Despite delays and the massive development changes brought on by the continued COVID-19 pandemic, 2021 saw a whole bunch of great games release. There were so many, in fact, that some absolute gems didn't end up getting a spot in GameSpot's top 10 games of 2021. Those games still deserve our respect and your attention, however, so the GameSpot staff chose some of our personal favorites and showed them some love. These are the best of the rest from 2021!
NHL 22 (PS4, PS5, Xbox One, Xbox Series X|S)
I love ice hockey. And I really enjoy EA's NHL series. This year's game, NHL 22, was another winner in my book; it gave me hours upon hours of enjoyment throughout the year. The new X-Factor abilities, which come to the hockey series after spending several years in Madden,are also now in Madden 22, add a fun and exciting new layer of strategy to mix things up. But it's really the bones--the gameplay and overall presentation package--that impressed me this year and kept me coming back.
The game does a stunning job of recreating the look and feel of an NHL game. The hits feel heavy and powerful, the one-timers are rewarding, and the dangles are as satisfying as ever to pull off. It just feels good. Every new match fills me with a sense of excitement about what's about to happen. The game looks even more realistic this year, too, as the ice glistens more impressively, and the subtle animations of player movement and stick skills are so incredible that someone walking by might think you're watching an actual NHL game. Excuse me, I have to go now to play more NHL 22. -- Eddie Makuch, Editor
Nier Replicant (PS4, Xbox One, PC)
Nier Automata is my favorite game of all time. If you've been around me for more than a few hours, you probably already know that. But despite this, I had never actually played its predecessor, as it had become difficult to find and until just recently, was not backward compatible on newer systems. Even so, I had heard how the game's incredible, somber story was leagues ahead of its combat, and the difference between Nier and its sequel would be too starkto enjoy the original. Enter Nier Replicant.
What Toylogic managed to do with this decade-old game is nothing short of astounding. The combat is even better than Automata's, the music and voice acting sound better than ever, and even some of the content cut from the original release and relegated to a Japan-only collector's edition journal has been reintroduced. When playing a follow-up, whether it's a new game or a reworked predecessor, I'm always worried about it sullying my previous experience. Not only did Nier Replicant live up to my expectations, but it made me love Automata even more. -- Gabe Gurwin, SEO Editor
Unpacking (PC, Xbox Series X|S, Xbox One, Switch)
Moving from one home to another has been measured to be more stressful than things such as divorce or having a baby, so a game based solely on unboxing the contents of your life shouldn't be as calming as it proves to be in Witch Beam's zen puzzler, Unpacking. So why is it? I think that's owed to many things. Its wide net of right answers gives the game a welcoming approach. If you think your GameCube games belong in the bedroom and not the living room, you're probably right. It's your stuff, after all. Its colors and music are conducive to meditation, where unpacking room by room, box by box, brings one to a flow state thanks to the nostalgic palette and calming tunes.
But Unpacking's greatest feat is its subtly told story. As you reveal the contents of boxes, you come to intimately know the unseen person to whom they belong. More than just browsing their favorite movies circa 2004, you'll infer who they truly are. Here's when their sibling moved to college. Here's when they had a career breakthrough. Here's when they ditched their jerky partner and found love. It's the sort of story that could only happen in video games, and it's done so well in this first attempt that it feels like what could be an emerging genre has already been perfected. -- Mark Delaney, Guides Editor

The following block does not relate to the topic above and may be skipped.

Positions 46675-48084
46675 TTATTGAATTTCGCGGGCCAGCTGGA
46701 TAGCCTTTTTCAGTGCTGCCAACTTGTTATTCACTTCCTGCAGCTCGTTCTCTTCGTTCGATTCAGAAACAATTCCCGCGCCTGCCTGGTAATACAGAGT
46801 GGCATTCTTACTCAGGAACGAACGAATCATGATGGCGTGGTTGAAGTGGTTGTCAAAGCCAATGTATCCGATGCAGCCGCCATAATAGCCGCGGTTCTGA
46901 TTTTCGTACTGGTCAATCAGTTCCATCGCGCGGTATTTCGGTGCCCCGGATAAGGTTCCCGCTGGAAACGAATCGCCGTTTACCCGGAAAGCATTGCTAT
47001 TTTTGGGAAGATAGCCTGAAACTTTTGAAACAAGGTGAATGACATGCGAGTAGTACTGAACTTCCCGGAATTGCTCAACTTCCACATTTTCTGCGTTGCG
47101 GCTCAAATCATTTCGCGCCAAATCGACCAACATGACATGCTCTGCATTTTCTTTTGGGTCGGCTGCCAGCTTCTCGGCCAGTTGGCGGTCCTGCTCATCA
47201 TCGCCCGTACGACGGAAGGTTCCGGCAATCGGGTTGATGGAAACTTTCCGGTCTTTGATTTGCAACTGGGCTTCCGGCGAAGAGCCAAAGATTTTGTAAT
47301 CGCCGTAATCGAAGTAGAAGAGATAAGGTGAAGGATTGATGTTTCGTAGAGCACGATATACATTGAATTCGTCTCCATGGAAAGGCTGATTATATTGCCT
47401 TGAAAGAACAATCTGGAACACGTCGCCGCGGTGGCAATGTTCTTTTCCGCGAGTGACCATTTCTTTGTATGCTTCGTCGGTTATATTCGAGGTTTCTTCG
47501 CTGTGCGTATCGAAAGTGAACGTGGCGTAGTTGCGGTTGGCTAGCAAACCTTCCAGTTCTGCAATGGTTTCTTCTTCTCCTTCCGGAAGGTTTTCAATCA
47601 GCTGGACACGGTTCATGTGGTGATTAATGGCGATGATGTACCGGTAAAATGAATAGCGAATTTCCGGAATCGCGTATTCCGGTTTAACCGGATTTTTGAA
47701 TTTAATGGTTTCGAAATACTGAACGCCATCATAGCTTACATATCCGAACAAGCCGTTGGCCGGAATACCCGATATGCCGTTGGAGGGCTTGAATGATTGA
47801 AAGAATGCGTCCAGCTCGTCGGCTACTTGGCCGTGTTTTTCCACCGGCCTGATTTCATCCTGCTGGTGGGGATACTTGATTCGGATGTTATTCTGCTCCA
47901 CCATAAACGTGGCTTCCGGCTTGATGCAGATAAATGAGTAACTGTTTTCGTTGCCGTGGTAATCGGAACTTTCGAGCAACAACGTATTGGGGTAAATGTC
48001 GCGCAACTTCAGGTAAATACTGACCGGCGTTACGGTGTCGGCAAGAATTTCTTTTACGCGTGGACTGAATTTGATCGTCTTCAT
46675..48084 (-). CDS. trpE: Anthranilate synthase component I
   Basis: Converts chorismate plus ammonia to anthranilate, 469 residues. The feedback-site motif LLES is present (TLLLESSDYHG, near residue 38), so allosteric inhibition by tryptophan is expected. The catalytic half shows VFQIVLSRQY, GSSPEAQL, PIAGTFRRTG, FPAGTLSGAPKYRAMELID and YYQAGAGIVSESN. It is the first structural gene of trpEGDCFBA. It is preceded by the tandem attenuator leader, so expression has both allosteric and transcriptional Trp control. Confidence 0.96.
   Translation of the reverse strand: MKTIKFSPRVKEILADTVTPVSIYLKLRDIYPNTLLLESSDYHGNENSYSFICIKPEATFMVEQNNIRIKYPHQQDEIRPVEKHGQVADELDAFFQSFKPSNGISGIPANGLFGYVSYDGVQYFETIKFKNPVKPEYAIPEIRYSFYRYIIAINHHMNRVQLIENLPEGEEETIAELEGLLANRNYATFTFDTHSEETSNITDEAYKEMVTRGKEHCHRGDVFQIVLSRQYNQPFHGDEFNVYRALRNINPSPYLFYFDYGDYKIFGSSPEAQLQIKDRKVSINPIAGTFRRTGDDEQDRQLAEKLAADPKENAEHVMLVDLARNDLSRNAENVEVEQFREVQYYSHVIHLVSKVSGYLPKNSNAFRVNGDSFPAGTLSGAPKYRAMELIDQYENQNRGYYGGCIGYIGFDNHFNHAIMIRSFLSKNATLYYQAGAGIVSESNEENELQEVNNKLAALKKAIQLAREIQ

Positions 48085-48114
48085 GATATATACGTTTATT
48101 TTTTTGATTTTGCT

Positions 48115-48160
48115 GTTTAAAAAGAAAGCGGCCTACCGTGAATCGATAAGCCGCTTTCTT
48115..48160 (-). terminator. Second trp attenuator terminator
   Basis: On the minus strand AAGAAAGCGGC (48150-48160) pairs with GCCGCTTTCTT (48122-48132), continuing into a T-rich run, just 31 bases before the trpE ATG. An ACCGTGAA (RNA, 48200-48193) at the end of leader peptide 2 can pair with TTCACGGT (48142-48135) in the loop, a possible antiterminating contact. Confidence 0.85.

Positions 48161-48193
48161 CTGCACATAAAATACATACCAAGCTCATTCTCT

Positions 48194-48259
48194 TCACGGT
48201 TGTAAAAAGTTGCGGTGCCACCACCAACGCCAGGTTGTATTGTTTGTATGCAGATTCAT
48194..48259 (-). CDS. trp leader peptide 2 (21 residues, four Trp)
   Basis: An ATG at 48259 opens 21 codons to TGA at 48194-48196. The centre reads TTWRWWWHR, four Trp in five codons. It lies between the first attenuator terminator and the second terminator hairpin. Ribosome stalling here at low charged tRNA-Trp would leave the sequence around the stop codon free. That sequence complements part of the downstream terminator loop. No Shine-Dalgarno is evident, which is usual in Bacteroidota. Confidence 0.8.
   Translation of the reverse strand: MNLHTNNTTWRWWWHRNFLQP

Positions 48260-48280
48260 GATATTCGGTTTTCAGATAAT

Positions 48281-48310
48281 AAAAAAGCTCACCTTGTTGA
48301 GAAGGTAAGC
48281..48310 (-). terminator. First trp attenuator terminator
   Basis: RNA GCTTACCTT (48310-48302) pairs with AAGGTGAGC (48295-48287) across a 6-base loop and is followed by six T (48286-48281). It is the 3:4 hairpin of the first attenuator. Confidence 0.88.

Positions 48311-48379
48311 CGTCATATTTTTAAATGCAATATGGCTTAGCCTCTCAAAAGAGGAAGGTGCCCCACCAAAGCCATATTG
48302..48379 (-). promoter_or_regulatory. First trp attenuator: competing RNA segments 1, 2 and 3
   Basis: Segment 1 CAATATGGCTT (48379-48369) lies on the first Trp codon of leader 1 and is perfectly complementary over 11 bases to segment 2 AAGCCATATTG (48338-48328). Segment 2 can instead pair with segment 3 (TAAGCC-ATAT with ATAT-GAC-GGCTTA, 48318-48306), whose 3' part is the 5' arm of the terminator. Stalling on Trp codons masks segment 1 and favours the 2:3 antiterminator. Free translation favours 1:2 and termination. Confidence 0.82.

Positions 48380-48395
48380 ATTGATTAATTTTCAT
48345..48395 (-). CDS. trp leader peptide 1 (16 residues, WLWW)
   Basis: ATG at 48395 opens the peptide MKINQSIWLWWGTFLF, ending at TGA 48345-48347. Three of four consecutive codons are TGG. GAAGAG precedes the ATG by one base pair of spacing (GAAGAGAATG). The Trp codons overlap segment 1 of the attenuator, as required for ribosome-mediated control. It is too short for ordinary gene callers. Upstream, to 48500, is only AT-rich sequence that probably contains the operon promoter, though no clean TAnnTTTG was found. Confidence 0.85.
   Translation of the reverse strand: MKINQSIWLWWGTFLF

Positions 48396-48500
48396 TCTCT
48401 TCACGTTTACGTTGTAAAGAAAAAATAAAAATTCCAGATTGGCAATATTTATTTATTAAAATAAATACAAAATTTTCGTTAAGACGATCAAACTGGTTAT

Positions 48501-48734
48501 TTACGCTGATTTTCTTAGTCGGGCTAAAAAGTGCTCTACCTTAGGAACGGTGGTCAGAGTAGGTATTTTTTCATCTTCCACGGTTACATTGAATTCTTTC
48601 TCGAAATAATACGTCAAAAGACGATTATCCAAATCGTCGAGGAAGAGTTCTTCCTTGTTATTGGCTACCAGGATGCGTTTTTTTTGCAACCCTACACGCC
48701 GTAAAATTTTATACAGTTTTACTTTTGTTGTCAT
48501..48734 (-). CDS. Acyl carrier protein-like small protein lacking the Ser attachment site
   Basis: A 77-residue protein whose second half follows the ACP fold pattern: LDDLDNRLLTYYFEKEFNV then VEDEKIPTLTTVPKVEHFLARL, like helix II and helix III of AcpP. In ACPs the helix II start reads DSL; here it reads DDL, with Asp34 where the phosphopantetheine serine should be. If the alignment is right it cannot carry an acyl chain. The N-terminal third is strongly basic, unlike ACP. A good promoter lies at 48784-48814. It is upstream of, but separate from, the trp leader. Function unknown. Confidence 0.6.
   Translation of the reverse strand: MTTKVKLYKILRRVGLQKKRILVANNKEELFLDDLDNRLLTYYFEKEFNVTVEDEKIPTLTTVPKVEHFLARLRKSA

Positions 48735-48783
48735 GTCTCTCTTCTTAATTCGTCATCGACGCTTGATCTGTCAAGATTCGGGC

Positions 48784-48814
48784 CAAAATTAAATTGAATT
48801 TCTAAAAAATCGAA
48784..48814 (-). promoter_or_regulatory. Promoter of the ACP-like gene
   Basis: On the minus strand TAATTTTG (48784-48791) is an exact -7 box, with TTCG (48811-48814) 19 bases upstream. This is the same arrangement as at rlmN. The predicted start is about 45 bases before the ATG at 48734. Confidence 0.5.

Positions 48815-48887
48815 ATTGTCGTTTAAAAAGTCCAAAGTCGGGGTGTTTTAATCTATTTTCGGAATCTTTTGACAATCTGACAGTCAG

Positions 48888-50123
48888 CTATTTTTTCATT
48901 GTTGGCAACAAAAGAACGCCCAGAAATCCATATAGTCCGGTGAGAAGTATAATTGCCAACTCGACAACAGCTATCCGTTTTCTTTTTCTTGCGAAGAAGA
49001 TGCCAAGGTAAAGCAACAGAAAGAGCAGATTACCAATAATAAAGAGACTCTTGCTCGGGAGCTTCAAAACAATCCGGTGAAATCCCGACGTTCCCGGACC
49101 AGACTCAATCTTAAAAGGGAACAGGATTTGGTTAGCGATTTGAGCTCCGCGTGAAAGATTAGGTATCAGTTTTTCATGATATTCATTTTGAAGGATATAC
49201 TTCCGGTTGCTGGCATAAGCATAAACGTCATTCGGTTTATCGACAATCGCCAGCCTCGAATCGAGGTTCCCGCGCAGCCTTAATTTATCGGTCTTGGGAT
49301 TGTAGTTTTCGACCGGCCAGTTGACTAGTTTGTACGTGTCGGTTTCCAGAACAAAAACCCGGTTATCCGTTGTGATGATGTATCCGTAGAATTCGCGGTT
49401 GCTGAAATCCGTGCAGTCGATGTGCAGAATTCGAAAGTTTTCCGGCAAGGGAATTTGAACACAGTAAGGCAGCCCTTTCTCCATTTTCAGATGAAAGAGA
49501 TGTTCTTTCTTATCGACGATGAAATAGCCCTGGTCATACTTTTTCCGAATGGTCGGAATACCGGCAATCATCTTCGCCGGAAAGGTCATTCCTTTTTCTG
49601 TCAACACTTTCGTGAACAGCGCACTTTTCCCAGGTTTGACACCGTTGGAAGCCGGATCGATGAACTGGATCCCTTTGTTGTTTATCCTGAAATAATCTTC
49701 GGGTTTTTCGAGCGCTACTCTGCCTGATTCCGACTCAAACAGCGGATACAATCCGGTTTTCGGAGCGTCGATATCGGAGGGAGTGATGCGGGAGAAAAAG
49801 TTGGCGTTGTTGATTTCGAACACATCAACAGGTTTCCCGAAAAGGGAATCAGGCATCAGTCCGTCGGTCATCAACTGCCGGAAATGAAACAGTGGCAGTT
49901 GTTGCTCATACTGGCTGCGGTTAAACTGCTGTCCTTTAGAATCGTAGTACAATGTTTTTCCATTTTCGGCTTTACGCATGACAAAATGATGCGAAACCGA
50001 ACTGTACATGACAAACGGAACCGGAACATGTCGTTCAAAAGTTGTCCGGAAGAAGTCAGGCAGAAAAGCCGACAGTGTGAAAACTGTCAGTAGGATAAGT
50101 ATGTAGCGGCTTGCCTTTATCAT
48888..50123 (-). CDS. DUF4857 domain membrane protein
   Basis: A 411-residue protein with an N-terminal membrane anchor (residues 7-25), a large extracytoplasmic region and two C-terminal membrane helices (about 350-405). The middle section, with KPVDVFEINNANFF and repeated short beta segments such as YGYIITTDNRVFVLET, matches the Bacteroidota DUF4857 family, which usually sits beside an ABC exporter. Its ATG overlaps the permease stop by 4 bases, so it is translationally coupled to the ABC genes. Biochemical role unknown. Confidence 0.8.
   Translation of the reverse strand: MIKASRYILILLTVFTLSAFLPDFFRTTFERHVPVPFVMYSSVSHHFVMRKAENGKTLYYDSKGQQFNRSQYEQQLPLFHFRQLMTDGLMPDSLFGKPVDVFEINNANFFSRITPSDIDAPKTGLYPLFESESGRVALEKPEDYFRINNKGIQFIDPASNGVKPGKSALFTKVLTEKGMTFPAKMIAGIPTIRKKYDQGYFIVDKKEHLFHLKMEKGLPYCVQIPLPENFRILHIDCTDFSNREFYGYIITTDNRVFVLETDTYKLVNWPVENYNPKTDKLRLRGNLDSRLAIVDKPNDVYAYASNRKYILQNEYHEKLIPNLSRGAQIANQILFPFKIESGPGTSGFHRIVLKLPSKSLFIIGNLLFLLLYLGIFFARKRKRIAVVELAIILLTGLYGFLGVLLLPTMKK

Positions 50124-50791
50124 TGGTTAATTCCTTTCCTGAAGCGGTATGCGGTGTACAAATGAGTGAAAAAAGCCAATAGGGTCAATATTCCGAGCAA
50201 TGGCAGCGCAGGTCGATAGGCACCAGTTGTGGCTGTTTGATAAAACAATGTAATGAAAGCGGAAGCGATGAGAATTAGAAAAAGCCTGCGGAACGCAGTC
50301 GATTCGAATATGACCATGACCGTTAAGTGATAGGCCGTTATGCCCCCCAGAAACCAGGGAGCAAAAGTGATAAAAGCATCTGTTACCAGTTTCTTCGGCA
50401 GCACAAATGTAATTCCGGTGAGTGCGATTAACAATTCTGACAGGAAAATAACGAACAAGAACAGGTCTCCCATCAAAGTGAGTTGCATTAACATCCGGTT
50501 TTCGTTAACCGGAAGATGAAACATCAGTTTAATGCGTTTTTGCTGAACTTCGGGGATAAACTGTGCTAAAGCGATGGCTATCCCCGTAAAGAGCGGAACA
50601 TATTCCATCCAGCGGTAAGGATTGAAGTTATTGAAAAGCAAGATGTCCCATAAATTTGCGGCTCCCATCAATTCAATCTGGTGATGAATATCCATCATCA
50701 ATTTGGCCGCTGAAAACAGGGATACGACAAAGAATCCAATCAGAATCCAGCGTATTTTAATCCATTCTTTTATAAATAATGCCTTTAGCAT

A Little Golf Journey (PC, Switch)
As an avid golfer, I pay close attention to every golf game that releases each year, and I play practically all of them. With that said, A Little Golf Journey is one of the best golf games I've ever played. It's also one of the most surprising games I've played in a long time. Though A Little Golf Journey may look like a rather simplistic point-and-shoot casual golf game with understated but vibrant visuals, it holds a bevy of secrets and truly brilliant moments. It's also anything but little.
A Little Golf Journey has nine distinct themed areas and more than 100 levels, each of which was obviously crafted with care. The depth comes from A Little Golf Journey's star system--the fewer strokes it takes you to finish a hole, the more stars you receive. Stars unlock new levels, so there's a tangible reason to master each track. The more I played, the more I learned new ways to approach challenges that initially seemed impossible. Essentially, each level is a deftly designed puzzle that needs cracking. Even after I succeeded, I found new surprises buried in each level, such as alternate exits and hidden challenges that unlocked even more expertly designed levels.
A Little Golf Journey is my favorite game of 2021, and I'd recommend it to anyone looking for a relaxing experience that you can easily sink dozens of hours into, whether you like golf or not. -- Steven Petite, Commerce Editor
Cris Tales (Xbox Series X|S, Xbox One, PS5, PS4, PC, Switch)
I love Cris Tales. In a year that held us at the mercy of half a dozen time loops, Cris Tales is a refreshing change of pace that puts me in control of time. Being able to see the past, present, and future of the world and shift the state of people and objects through those three lenses made for thrilling combat encounters that pushed me to think creatively and rewarded my efforts with gratifying victories.